When Isaac was old and his sight had dimmed, he called Esau and asked him to hunt some game and prepare a dish, so that Isaac might give him his innermost blessing before he died. Rebekah had been listening, and when Esau departed, she instructed Jacob to fetch her two choice kids so that she might prepare a dish that Jacob could take to Isaac and receive his blessing. Jacob complained to Rebekah that since Esau was hairy, Isaac might touch him, discover him to be a trickster, and curse him. But Rebekah called the curse upon herself, insisting that Jacob do as she directed. So Jacob got the kids, and Rebekah prepared a dish, had Jacob put on Esau’s best clothes, and covered Jacob’s hands and neck with the kid’s skins. When Jacob went to Isaac, he asked which of his sons had arrived, and Jacob said that he was Esau and asked for Isaac’s blessing. Isaac asked him how he had succeeded so quickly, and he said that God had granted him good fortune. Isaac asked Jacob to come closer that Isaac might feel him to determine whether he was really Esau. Isaac felt him and wondered that the voice was Jacob’s, but the hands were Esau’s. Isaac questioned if it was really Esau, and when Jacob assured him, Isaac asked for the game and Jacob served him the kids and wine. Isaac bade his son to come close and kiss him, and Isaac smelled his clothes, remarking that he smelled like the fields. Isaac blessed Jacob, asking God to give him abundance, make peoples serve him, make him master over his brothers, curse those who cursed him, and bless those who blessed him.

Just as Jacob left, Esau returned from the hunt, prepared a dish for Isaac, and asked Isaac for his blessing. Isaac asked who he was, and Esau said that it was he. Isaac trembled and asked who it was then who had served him, received his blessing, and now must remain blessed. Esau burst into sobbing, and asked Isaac to bless him too, but Isaac answered that Jacob had taken Esau’s blessing with guile. Esau asked whether Jacob had been so named that he might supplant Esau twice, first taking his birthright and now his blessing. Esau asked Isaac whether he had not reserved a blessing for Esau, but Isaac answered that he had made Jacob master over him and sustained him with grain and wine, and asked what, then, he could still do for Esau. Esau wept and pressed Isaac to bless him, too, so Isaac blessed him to enjoy the fat of the earth and the dew of heaven, to live by his sword and to serve his brother, but also to break his yoke.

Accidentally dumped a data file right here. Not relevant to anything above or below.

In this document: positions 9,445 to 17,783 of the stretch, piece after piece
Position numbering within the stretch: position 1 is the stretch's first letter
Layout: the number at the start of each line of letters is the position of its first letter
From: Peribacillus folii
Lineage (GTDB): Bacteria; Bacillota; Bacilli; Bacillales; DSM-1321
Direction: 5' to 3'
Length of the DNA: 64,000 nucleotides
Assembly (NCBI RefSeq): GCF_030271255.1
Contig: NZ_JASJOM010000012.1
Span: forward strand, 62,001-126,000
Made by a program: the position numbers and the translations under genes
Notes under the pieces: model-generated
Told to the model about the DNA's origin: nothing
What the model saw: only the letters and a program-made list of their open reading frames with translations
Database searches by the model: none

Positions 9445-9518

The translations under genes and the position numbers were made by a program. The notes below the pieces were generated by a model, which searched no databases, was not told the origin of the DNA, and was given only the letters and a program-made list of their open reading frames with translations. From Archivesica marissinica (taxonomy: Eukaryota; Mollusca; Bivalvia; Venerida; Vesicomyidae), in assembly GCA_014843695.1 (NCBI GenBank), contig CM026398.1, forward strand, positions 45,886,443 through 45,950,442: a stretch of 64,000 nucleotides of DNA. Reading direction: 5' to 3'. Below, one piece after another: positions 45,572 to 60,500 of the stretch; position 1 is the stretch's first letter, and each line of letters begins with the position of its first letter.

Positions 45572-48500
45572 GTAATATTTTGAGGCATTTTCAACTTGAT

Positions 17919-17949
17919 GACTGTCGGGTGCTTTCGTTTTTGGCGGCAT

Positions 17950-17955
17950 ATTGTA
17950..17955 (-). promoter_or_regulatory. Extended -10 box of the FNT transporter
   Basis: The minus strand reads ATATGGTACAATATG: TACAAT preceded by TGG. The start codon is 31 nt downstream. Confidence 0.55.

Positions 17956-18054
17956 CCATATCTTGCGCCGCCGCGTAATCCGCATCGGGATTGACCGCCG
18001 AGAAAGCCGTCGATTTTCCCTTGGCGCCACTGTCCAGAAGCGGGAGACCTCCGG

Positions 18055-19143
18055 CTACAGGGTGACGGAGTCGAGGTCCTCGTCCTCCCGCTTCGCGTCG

Esau harbored a grudge against Jacob, and told himself that he would kill Jacob upon Isaac’s death. When Esau’s words reached Rebekah, she told Jacob to flee to Haran and her brother Laban and remain there until Esau’s fury subsided and Rebekah fetched him from there, so that Rebekah would not lose both sons in one day. Rebekah told Isaac her disgust with the idea that Jacob might marry a Hittite woman, so Isaac sent for Jacob, blessed him, and instructed him not to take a Canaanite wife, but to go to Padan-aram and the house of Bethuel to take a wife from among Laban’s daughters. And Isaac blessed Jacob with fertility and the blessing of Abraham, that he might possess the land that God had assigned to Abraham.

When Esau saw that Isaac had blessed Jacob and charged him not to take a Canaanite wife, Esau realized that the Canaanite women displeased Isaac, and Esau married Ishmael’s daughter Mahalath.

Hebrew and English Text
Hear the parshah chanted
Commentary from the Jewish Theological Seminary of America (Conservative)
Commentary by the Union for Reform Judaism (Reform)
Commentaries from Chabad.org (Orthodox)
Commentaries from Aish HaTorah (Orthodox)
Commentaries from the Jewish Reconstructionist Federation (Reconstructionist)
Commentaries from My Jewish Learning (trans-denominational)